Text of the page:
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A new regional group wants to push Hampton Roads forward without the drag of bureaucracy

The new group wants to turn conversation into action on the region's lingering issues with growth, housing, climate change and other challenges.
Photo via Shutterstock
The new group wants to turn conversation into action on the region's lingering issues with growth, housing, climate change and other challenges.

The new Regional Organizations Presidents’ Council thinks frank discussions and deliberate action can break regional inaction that’s plagued Hampton Roads.

Bryan Stephens wants Hampton Roads to be the envy of its peers.

But where other mid-sized Southern metros have succeeded, growing and drawing business, Hampton Roads often struggles.

Stephens, who’s led the Hampton Roads Chamber of Commerce for the last decade, has seen the underpinnings that make the economies of those other regions hum.

Hampton Roads leaders are now trying something new to push the region forward based on models that have worked elsewhere — a semi-formal group to turn conversations into action, without the bureaucracy, called the Regional Organizations Presidents’ Council.

The Chamber runs annual leadership exchanges traveling with local leaders to get an idea of how a different city or region is handling the same problems Hampton Roads is facing at home.

During one of those visits to Charlotte a few years ago, Stephens and others saw the area had a regional council that set the agenda for the region in a way groups in Hampton Roads weren’t.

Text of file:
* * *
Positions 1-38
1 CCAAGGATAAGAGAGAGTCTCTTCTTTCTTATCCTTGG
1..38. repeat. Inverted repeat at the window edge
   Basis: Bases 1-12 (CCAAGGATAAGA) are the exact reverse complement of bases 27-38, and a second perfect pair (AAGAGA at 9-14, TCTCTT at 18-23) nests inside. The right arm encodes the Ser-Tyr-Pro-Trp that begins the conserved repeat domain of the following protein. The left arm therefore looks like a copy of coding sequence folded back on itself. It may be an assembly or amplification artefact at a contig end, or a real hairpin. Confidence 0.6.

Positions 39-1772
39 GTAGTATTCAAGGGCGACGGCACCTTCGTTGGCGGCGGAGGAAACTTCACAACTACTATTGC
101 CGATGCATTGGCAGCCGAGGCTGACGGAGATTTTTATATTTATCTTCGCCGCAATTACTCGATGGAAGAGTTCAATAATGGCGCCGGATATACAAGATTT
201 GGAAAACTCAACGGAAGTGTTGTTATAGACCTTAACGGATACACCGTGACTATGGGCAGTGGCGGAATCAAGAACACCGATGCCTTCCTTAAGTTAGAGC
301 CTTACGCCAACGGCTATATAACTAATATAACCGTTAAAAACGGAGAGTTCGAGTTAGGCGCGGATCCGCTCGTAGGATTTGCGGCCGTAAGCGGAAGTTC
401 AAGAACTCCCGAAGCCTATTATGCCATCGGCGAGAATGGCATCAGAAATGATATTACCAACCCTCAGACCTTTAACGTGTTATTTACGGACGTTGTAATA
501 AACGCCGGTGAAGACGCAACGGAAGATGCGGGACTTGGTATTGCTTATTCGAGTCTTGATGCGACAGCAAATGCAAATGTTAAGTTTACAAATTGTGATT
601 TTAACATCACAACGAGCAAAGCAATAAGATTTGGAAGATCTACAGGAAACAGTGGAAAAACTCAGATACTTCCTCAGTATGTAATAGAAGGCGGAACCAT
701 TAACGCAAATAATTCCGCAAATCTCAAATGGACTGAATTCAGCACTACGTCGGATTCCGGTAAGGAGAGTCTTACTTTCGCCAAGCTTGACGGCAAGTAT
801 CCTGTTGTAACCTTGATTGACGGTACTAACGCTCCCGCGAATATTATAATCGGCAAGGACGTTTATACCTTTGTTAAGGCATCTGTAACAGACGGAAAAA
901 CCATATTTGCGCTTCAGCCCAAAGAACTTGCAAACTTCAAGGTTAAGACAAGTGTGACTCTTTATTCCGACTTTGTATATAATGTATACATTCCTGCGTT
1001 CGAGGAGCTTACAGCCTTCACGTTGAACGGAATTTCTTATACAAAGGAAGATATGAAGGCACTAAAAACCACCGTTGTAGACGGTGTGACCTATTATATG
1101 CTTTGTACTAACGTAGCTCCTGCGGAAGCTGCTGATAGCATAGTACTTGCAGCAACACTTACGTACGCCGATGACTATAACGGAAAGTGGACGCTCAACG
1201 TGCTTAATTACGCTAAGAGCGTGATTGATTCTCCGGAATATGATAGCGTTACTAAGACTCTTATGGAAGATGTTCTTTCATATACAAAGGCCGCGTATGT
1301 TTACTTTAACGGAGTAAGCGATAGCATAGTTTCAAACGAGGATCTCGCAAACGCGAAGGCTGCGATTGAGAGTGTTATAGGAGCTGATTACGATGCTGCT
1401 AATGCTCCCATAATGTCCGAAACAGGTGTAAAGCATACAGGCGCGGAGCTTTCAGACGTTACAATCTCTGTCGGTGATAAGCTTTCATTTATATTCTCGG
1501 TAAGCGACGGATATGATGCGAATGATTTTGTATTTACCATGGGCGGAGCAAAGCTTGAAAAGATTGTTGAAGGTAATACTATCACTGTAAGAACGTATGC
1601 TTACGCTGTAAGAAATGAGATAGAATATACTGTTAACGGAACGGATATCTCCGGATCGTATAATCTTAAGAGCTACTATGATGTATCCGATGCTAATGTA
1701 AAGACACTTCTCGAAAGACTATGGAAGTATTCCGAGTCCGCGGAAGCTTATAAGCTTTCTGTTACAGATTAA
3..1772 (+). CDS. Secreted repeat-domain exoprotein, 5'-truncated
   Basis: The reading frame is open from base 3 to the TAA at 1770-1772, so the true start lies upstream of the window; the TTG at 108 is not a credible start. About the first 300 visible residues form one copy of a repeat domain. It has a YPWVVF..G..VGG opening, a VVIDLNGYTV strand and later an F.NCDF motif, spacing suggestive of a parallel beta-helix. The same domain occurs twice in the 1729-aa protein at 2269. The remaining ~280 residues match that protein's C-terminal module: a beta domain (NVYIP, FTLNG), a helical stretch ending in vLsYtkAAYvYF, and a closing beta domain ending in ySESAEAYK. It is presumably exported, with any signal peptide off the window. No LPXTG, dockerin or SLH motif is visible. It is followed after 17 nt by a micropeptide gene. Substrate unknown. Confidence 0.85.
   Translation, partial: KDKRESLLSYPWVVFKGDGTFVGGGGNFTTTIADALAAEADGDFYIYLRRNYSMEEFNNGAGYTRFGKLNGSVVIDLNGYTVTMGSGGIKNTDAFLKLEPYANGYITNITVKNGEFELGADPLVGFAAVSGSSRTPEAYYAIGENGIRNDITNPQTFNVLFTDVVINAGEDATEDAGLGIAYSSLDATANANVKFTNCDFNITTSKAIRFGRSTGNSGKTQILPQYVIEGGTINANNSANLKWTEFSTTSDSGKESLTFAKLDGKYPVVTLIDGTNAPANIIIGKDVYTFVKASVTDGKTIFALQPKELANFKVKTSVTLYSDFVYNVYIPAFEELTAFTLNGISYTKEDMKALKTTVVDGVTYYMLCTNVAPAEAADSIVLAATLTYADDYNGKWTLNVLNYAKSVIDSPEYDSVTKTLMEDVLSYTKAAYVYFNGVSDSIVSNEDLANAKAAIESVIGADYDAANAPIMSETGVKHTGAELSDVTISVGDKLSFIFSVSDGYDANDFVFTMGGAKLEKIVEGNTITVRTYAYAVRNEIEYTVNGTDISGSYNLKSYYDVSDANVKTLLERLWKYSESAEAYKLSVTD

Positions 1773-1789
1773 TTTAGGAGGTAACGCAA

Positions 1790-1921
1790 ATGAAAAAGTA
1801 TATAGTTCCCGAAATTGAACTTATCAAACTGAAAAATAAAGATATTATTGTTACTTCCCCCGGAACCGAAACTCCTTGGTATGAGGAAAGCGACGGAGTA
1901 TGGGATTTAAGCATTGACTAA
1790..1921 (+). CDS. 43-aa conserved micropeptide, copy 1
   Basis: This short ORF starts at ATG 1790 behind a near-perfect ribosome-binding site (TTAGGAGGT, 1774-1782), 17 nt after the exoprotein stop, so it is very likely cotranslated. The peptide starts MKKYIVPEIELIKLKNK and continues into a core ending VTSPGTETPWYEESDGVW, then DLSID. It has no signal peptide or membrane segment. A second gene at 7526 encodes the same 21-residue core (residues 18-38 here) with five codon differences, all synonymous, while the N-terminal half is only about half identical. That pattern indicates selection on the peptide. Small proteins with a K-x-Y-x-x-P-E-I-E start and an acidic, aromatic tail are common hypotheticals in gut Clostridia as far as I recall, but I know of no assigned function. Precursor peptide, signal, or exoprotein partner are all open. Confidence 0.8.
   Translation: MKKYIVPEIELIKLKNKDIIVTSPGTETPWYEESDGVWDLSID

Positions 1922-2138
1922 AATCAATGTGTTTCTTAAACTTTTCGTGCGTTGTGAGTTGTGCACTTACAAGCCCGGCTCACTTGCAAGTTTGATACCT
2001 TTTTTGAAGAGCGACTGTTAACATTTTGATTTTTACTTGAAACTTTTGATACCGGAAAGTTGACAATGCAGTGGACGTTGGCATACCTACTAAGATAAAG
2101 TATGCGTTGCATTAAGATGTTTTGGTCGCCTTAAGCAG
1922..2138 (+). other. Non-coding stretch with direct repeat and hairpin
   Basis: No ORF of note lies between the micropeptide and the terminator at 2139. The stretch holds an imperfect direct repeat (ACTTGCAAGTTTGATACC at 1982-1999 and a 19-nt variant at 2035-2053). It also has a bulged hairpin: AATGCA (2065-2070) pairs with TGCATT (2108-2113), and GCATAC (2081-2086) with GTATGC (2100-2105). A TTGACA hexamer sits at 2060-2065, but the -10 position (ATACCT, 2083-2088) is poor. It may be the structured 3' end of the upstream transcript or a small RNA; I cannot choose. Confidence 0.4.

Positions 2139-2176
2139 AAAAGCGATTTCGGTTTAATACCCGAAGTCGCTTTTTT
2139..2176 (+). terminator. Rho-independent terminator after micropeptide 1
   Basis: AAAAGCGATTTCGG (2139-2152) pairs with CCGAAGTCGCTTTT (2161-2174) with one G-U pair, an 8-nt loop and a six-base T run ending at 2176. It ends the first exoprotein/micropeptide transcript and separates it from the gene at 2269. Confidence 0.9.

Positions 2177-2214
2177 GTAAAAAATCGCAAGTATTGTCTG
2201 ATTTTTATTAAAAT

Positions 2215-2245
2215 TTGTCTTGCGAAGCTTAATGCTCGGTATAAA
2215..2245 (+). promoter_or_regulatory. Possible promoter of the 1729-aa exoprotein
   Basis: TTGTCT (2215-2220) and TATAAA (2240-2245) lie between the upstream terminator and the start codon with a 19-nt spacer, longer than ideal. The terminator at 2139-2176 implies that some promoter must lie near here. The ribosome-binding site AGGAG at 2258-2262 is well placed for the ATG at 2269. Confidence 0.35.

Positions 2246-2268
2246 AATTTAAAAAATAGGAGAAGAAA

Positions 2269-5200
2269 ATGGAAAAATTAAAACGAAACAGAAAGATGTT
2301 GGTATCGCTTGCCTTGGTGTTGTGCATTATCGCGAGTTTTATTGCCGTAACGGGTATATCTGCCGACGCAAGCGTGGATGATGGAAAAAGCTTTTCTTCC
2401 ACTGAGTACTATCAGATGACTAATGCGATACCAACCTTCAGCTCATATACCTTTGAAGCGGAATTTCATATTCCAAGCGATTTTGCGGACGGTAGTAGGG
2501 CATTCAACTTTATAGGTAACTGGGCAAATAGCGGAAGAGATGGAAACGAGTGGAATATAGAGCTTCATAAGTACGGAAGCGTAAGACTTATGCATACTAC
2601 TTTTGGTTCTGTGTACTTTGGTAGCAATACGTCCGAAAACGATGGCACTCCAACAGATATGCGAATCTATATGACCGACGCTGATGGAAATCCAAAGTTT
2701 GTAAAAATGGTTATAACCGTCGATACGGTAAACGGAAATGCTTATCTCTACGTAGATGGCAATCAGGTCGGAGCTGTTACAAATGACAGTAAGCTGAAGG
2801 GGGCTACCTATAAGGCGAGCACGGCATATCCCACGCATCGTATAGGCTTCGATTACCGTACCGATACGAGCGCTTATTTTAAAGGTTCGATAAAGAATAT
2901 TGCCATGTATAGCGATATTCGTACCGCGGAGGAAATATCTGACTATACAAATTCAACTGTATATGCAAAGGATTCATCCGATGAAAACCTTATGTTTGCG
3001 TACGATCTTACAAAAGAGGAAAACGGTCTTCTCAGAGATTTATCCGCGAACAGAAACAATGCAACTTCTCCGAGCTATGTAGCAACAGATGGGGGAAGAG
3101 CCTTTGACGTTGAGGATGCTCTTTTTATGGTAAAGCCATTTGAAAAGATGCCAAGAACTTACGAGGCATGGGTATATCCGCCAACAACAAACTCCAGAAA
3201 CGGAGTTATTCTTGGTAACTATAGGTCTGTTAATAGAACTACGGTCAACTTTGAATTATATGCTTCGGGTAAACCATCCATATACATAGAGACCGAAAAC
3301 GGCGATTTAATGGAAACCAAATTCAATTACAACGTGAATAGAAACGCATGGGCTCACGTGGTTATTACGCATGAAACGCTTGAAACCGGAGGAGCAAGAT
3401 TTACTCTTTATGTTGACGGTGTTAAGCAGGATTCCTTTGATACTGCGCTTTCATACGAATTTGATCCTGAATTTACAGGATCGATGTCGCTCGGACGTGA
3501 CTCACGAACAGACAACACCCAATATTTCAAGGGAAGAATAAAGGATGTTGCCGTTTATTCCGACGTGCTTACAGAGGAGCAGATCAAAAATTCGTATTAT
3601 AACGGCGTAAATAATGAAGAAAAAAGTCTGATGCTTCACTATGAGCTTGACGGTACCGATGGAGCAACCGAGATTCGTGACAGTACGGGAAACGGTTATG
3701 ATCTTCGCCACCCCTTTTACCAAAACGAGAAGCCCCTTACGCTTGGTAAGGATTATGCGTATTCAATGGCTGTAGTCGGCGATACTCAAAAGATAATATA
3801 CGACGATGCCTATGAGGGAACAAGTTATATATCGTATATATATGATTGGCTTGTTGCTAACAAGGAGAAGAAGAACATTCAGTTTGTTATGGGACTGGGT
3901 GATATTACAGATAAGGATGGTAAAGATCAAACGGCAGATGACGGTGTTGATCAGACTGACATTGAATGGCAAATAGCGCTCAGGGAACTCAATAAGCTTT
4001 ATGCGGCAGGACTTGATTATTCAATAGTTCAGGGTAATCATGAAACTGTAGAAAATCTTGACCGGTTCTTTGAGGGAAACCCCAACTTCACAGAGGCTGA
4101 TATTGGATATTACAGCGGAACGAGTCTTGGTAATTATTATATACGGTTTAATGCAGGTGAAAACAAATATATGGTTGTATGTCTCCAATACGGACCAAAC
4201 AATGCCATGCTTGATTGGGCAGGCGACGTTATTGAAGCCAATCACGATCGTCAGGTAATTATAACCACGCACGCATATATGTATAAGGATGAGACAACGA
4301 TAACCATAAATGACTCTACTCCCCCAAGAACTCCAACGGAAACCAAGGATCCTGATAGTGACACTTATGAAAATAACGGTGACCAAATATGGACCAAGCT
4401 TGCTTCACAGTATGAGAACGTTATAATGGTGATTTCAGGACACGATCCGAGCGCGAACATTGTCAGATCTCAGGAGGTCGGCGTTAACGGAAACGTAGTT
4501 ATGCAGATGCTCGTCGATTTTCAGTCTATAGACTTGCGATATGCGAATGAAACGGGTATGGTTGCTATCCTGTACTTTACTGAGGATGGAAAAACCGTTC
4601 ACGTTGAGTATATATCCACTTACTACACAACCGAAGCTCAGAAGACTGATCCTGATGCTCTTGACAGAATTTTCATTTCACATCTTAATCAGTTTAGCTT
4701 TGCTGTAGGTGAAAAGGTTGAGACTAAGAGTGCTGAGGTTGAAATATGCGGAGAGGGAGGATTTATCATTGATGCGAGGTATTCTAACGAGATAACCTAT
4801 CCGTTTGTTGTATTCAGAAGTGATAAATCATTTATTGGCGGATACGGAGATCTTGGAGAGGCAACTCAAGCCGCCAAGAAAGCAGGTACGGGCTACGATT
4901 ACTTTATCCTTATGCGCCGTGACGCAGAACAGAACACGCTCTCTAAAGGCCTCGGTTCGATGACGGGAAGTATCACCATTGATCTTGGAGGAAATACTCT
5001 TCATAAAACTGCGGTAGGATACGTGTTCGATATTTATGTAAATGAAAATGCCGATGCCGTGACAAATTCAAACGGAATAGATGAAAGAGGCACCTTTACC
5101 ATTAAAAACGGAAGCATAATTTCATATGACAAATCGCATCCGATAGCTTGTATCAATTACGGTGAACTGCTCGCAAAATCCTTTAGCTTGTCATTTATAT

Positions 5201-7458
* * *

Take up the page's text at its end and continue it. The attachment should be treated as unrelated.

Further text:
“Regions like Charlotte, those regions are doing a spectacular job at marketing their region and subsequently attracting and retaining talent. We don't do a good job of that,” Stephens said.

Hampton Roads leaders have talked about the importance of regionalism for decades, and there are already organizations dedicated to regional efforts. But Hampton Roads cities compete with each other for economic development opportunities and quibble over a host of regional issues, and many of those regional groups can often get bogged down in discussions.

“I think the word I would use is complacency,” Stephens said. He noted spending from the military and Department of Defense keeps the region’s economy insulated from big economic swings, so cities may not feel pressure to make bigger, regional efforts work.

“But stable and constant is not what we want, and issues just don't go away by themselves. It's just easy to kind of stick your head in the sand and either hope somebody else fixes it or it goes away,” he said.

Groups like the Regional Organizations Presidents’ Council in places like Charlotte and Denver set the agenda, bridge the public and private sectors and elevate their regions, Stephens said.

“It takes organization. It takes leadership. And sometimes it takes bold leadership, because change comes hard, generally. Change in Hampton Roads is really hard,” he said.

“The Wolfpack”

Hampton Roads needed something that wouldn’t be hamstrung by bureaucracy, but the former Army Ranger turned Chamber president said ad hoc conversations happening in the business community weren’t cutting it.

“We're not organized for combat,” he said. “If you go into a military operation, they're organized in a manner to accomplish a mission. And they've got a flexibility to reorganize and adjust depending on what the mission is.”

The Presidents’ Council started very informally at first, when they got back from that Charlotte trip a few years ago.

What had been casual one-on-one conversations over lunch griping about problems in the region, became monthly lunches with a small group of leaders from regional groups. The heads of organizations like the Hampton Roads Workforce Council and Black Brand, the region’s chamber for Black-owned businesses, would talk through issues.